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Recursive Contracts, Lotteries and Weakly Concave Pareto Sets

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  • Harold Cole

    ()
    (Department of Economics, University of Pennsylvania)

  • Felix Kubler

    ()
    (University of Zurich and Swiss Finance Institute)

Abstract

Marcet and Marimon (1994, revised 1998) developed a recursive saddle point method which can be used to solve dynamic contracting problems that include participation, enforcement and incentive constraints. Their method uses a recursive multiplier to capture implicit prior promises to the agent(s) that were made in order to satisfy earlier instances of these constraints. As a result, their method relies on the invertibility of the derivative of the Pareto frontier and cannot be applied to problems for which this frontier is not strictly concave. In this paper we show how one can extend their method to a weakly concave Pareto frontier by expanding the state space to include the realizations of an end of period lottery over the extreme points of a .at region of the Pareto frontier. With this expansion the basic insight of Marcet and Marimon goes through .one can make the problem recursive in the Lagrangian multiplier which yields significant computational advantages over the conventional approach of using utility as the state variable. The case of a weakly concave Pareto frontier arises naturally in applications where the principal’s choice set is not convex but where randomization is possible.

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Bibliographic Info

Paper provided by Penn Institute for Economic Research, Department of Economics, University of Pennsylvania in its series PIER Working Paper Archive with number 10-038.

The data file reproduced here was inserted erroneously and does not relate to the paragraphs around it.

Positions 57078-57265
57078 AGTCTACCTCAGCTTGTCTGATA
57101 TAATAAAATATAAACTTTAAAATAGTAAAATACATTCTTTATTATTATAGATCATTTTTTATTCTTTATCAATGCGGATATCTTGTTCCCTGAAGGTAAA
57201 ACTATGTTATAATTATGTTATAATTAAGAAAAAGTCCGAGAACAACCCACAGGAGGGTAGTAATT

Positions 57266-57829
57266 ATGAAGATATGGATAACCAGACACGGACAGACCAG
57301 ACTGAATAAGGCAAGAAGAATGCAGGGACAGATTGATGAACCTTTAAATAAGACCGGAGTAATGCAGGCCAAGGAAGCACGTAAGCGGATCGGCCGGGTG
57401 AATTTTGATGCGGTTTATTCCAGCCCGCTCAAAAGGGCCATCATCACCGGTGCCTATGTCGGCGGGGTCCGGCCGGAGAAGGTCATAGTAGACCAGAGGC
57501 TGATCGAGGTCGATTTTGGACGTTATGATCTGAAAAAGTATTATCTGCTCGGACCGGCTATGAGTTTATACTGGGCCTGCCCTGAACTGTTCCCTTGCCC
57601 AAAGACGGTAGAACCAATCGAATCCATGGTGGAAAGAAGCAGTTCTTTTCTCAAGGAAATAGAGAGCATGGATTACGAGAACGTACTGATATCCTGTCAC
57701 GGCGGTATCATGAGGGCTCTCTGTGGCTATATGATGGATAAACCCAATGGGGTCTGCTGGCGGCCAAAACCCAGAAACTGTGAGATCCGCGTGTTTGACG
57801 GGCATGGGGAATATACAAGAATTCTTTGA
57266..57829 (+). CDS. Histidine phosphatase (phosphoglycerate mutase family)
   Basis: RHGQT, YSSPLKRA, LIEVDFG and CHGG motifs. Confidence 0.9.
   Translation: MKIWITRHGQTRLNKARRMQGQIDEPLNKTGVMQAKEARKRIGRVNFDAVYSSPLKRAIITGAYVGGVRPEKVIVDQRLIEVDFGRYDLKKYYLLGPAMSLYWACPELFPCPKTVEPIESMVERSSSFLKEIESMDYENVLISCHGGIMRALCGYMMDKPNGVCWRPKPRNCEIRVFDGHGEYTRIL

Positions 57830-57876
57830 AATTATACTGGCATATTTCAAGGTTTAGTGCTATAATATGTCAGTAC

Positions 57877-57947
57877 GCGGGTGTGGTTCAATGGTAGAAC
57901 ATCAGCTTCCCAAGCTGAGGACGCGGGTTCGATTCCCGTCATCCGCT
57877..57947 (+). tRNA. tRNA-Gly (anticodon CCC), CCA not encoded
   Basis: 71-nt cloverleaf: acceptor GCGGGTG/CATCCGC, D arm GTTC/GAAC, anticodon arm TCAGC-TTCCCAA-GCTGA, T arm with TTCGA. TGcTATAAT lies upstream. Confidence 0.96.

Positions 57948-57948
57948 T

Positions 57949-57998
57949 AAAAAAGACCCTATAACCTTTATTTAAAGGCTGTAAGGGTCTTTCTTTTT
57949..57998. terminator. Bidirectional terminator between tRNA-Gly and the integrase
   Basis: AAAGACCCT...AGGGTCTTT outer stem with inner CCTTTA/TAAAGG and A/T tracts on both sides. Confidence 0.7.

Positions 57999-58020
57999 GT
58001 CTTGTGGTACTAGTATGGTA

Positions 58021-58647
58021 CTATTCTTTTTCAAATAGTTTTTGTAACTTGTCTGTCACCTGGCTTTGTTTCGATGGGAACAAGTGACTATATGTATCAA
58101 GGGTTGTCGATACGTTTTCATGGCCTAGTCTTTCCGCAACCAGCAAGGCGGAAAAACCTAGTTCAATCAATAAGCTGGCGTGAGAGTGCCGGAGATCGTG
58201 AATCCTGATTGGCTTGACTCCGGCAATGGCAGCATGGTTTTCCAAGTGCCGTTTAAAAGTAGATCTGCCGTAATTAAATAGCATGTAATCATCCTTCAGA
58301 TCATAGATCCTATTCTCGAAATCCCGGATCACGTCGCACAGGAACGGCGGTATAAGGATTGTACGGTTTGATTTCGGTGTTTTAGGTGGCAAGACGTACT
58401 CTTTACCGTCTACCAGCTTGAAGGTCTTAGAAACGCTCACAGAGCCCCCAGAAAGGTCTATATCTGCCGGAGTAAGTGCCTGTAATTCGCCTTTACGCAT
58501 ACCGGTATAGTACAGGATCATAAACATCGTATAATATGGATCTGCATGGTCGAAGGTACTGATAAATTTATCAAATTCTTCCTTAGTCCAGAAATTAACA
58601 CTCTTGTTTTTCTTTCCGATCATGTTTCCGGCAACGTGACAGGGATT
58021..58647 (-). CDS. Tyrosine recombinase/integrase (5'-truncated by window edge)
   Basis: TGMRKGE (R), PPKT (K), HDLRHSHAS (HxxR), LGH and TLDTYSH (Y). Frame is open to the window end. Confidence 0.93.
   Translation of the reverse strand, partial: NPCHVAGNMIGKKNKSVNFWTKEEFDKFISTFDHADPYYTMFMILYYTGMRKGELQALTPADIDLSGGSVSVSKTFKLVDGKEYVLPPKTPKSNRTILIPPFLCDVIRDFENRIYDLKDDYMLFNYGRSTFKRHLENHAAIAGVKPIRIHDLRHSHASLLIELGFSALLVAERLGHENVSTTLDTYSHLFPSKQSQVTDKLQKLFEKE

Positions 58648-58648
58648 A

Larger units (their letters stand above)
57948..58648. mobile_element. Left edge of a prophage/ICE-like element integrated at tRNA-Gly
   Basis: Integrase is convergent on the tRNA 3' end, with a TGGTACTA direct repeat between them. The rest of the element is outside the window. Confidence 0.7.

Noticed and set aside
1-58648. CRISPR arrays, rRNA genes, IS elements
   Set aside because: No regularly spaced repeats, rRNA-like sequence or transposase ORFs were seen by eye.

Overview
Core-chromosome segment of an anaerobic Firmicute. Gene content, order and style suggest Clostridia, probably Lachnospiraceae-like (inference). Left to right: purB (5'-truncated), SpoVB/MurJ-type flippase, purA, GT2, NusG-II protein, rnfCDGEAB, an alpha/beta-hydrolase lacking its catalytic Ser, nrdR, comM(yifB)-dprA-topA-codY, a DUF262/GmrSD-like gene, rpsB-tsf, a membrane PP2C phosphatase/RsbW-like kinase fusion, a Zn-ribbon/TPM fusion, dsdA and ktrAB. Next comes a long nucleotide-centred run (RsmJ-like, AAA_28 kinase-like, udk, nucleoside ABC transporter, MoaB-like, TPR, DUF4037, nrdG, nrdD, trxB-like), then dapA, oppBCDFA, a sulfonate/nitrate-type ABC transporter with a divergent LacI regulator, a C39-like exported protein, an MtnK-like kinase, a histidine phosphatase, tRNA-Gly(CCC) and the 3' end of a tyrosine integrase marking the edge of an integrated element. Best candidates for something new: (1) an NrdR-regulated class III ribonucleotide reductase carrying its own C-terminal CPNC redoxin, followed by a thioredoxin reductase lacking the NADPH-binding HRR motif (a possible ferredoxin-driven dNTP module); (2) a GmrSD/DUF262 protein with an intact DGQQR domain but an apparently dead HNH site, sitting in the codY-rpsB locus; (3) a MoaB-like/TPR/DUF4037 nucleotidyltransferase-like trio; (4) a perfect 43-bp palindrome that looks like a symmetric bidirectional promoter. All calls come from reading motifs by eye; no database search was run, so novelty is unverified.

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Length: 31 pages
Date of creation: 10 Dec 2010
Date of revision:
Handle: RePEc:pen:papers:10-038

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Keywords: Recursive Contracting; Recursive Multipliers; Lotteries;

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References

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  1. Nicola Pavoni & Ramon Marimon & Matthias Messner, 2005. "On the Recursive Saddle Point Method," 2005 Meeting Papers, Society for Economic Dynamics 294, Society for Economic Dynamics.
  2. Thomas Cooley & Ramon Marimon & Vincenzo Quadrini, 2004. "Aggregate Consequences of Limited Contract Enforceability," Journal of Political Economy, University of Chicago Press, University of Chicago Press, vol. 112(4), pages 817-847, August.
  3. Aubhik Khan & Robert G. King & Alexander L. Wolman, 2000. "Optimal monetary policy," Working Paper, Federal Reserve Bank of Richmond 00-10, Federal Reserve Bank of Richmond.
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  5. Spear, Stephen E & Srivastava, Sanjay, 1987. "On Repeated Moral Hazard with Discounting," Review of Economic Studies, Wiley Blackwell, Wiley Blackwell, vol. 54(4), pages 599-617, October.
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  7. Patrick J. Kehoe & Fabrizio Perri, 2000. "International Business Cycles with Endogenous Incomplete Markets," NBER Working Papers 7870, National Bureau of Economic Research, Inc.
  8. Kenneth L. Judd, 1998. "Numerical Methods in Economics," MIT Press Books, The MIT Press, The MIT Press, edition 1, volume 1, number 0262100711, December.
  9. Richard Rogerson, 2010. "Indivisible Labor, Lotteries and Equilibrium," Levine's Working Paper Archive 250, David K. Levine.